Thursday, April 30, 2009
I am not a girly girl. I don't mind snakes - I would happily hold most kinds of them. I can gut a fish when necessary - no problem. Bodily fluids....pahhhh...lease! I am a nurse. But spiders are repulsive. I used to trap them under cups - so Dave could dispose of them when he got home. But with kids, an upside down glass on the floor will not remain undisturbed all day, so I have had to man up. This is my basic technique, after years of experience and sleepless nights.
I get a big handful of tissue, sneak up on the unsuspecting arthropod, quickly try to lift it off the floor or the wall, squish it with a vengence between my fingers, hold it as far away from my body as possible, run frantically while screaming into the bathroom, drop a few swears, squish it again with both hands to ensure a horrible, painful but complete death, flush it and the tissue down the toilet, and then close the lid (so it won't escape my local septic system). I will not throw a squished spider in the garbage - oh no. That is for crazy people like sky divers and democrats. An allegedly dead spider that has been squished between your tissue holding fingers may have simply been cushioned too much by all the Charmin, the internal organs may not have exploded under the pressure you applied, and if thrown in the garbage could crawl out (somewhat reminicent of the well scene from "The Ring") and come to find you for revenge. The toilet technique ensures a second manner of death by drowning and thus eliminates any chance of the spider escaping. I have put a lot of thought into this.
A few times, when feeling brave and very angry. I have stepped out of the shower, rerouted the water and drowned the shower spider, watched it circle the drain until it disappears and then finally resumed my routine. But this technique is unsettling and I always worry the spider will resurface from the drain, only to kill me and my family.
I know I sound crazy (but after my Enrichment meeting presentation on organization that's pretty much the concensus). But as a child I had a horrible experience with a spider that scarred me for life.
This all went down on a rainy Saturday afternoon in my parents garage. I was about 13 years old. I had gone in the empty garage to play tennis against the closed garage door. After several minutes, the tennis ball bounced into a 5 gallon bucket my Dad had sitting on the garage floor. I walked over, reached in the bucket, picked up the ball and walked over to the middle of the floor for my next hit. When I turned the ball over to hit it against my racket I was shocked to see the hugest, most disgusting, hairy, evil spider I had ever seen. It was rust colored and furry and nasty in every way. It was practically a mammal. This spider was big enough that it's body was curved around the shape of the ball and it's legs were millimeters from touching my fingers in every direction. When I say it was big, I mean it was huge. It had a neck. And if you think spiders don't have necks it's because you haven't seen this one. I don't know how it came to live in my Dad's garage. It may have escaped the Brazilian rain forest and smuggled itself into the country in a crate of delicious produce. I'm not sure, but there we were, the spider and me.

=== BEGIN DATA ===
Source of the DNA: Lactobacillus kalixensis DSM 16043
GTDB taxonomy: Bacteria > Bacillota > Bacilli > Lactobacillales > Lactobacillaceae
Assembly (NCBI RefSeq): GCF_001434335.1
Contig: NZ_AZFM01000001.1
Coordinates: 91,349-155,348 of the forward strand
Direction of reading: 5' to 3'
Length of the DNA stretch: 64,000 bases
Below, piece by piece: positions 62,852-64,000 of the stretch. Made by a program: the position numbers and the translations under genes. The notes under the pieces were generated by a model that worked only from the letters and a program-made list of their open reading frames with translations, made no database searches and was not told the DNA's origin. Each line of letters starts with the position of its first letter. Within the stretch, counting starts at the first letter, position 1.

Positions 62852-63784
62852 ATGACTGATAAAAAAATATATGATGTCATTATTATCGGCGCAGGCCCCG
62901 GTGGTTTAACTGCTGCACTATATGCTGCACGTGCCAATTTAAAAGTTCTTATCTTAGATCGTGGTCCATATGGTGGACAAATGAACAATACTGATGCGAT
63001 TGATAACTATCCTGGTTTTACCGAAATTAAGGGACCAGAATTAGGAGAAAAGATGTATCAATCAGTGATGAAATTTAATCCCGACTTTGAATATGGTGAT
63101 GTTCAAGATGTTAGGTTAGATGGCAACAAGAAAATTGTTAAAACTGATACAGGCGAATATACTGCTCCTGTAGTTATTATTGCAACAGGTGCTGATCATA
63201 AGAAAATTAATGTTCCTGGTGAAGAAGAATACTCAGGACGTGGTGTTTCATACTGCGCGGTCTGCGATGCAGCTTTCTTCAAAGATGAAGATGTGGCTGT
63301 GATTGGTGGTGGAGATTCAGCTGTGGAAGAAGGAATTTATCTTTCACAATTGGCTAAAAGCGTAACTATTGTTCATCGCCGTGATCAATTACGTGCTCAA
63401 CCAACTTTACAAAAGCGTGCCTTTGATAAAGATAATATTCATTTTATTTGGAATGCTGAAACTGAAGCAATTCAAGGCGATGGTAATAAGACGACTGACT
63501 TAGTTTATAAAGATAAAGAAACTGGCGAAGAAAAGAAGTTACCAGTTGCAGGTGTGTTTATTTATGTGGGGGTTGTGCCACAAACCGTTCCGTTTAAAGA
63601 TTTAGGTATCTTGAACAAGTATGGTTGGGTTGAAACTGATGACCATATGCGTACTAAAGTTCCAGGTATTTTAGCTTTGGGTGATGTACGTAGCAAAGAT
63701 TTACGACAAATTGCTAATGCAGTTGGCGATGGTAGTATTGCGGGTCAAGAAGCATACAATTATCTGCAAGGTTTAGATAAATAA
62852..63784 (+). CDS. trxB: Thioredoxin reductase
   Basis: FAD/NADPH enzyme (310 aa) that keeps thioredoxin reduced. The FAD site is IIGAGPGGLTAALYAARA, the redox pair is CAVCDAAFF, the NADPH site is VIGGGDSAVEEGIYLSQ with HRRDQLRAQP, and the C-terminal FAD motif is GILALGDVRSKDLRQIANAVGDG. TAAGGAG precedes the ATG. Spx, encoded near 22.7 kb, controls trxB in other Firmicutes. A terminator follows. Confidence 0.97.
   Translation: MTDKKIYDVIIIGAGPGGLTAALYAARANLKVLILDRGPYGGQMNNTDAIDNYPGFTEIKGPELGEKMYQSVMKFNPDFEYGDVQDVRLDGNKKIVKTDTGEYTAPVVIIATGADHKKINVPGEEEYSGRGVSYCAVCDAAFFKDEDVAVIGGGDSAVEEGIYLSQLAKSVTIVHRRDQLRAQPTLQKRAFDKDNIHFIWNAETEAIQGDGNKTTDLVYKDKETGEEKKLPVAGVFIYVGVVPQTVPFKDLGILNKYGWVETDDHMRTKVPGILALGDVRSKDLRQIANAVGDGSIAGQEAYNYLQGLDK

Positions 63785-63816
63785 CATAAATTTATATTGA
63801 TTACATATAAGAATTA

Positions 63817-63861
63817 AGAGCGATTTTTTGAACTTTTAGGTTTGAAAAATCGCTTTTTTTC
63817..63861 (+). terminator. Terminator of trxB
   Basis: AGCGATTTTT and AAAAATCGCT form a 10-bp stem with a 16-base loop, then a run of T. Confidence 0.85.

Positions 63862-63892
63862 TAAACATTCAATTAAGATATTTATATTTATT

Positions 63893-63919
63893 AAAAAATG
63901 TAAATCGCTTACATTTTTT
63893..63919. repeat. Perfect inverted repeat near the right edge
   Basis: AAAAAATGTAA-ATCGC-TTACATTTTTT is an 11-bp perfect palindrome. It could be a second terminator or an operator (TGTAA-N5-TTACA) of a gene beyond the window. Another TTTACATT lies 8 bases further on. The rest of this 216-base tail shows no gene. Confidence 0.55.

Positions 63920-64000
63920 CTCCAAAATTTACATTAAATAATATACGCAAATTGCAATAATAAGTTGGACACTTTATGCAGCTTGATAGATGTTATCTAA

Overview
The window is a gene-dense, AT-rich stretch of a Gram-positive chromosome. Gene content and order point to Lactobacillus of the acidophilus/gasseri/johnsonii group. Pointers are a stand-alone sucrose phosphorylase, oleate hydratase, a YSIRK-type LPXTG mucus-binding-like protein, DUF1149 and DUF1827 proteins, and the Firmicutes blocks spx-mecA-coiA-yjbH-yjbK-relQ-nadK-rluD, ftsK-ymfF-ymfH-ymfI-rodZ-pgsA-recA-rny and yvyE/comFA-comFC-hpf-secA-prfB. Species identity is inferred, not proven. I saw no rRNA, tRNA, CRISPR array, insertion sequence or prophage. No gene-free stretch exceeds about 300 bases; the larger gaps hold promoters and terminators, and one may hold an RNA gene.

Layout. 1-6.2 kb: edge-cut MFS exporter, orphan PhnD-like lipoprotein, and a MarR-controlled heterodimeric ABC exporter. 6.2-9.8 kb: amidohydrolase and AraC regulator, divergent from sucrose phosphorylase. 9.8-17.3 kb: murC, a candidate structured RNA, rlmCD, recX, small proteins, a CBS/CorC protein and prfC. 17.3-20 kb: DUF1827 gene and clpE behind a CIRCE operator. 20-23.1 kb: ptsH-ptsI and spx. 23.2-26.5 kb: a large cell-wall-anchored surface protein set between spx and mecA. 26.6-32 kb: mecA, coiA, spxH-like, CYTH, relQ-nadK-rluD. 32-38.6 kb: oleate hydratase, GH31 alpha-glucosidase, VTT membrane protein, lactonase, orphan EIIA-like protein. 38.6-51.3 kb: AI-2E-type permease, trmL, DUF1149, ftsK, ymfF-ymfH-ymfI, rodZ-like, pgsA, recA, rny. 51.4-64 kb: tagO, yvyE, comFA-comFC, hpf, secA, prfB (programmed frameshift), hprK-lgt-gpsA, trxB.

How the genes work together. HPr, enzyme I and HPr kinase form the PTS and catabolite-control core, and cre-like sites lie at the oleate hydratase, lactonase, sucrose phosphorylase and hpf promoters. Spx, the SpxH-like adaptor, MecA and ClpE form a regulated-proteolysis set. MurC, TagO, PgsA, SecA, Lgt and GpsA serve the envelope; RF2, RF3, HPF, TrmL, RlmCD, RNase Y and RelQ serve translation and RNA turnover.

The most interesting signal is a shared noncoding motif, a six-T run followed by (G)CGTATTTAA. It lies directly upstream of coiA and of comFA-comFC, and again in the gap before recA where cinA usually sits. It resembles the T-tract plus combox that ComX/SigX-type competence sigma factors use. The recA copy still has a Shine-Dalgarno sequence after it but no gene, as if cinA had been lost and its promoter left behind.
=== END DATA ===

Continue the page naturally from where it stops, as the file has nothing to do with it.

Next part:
I looked at it, it looked at me. I didn't dare let go of the ball and I certainly couldn't hold it any longer. About 3 seconds of silence followed. My eyes were open wide and dilated as my survival instincts kicked in. My heart pounded and my mind tried frantically to reconcile how I could survive this encounter. As I reluctantly resolved myself to the course of action my brain had insisted on, a scream came out of my mouth that pierced through the darkened garage. I walked over to the wall, looked in the other direction and held my extended arm to my side. Closing my eyes, I pushed that tennis ball as hard as I could against the wall, screaming intensely. I felt the heinous creature give under the pressure my arm exerted, not once, but twice. When I finally opened my eyes and looked in the direction of the ball, I could see those disgusting, stringy, hairy legs wriggeling under the ball that was still in my hand. A foul, thick ooze seeped down the sheetrock and I knew the beast was dead! I killed the beast!
This experience gave me nightmares for years. I would get out of bed, if the thought happened to cross my mind, and strip all the bedding off my bed, checking it for spiders, before I could sleep. The worst part was that I sometimes found one, and then my crazy impressions were confirmed for the next several nights, and I would go through the same routine again and again.
And, even now, if I happen to wake up with a bite somewhere on my body, I have to imagine some creepy spider, crawling around on me as I slept until finally deciding on a nice spot of flesh to chew on. The thought makes me shiver.
Even the loved book "Charlotte's Web" could not remove the stigma surrounding spiders in my mind. The only thing Charlotte should have written on the side of that barn in her disgusting web was "Fumigate me".
So, these are some of the reasons why, at least in my mind, spiders are foul. And shower spiders are just unforgivable. I did the old "squish and flush" on the spider from this morning. I am proud to say I am getting a little braver with every kill. I'm a survivor! Wow, I had a lot to say about that.
Thursday, April 9, 2009
Another day (same outfit, different sippy cup)...the helicopter lost out to a bouncy ball. Check out the hair. He always looks crazy after a nap.
I have been lucky enough to be one of Eddie's treasures on occassion. Sometimes when I tuck him in bed he will say "Stay here!". When I lay down by him, Eddie will hold on to my neck with both his little arms, and stick his foot over my legs to hold me in place. It's an honor.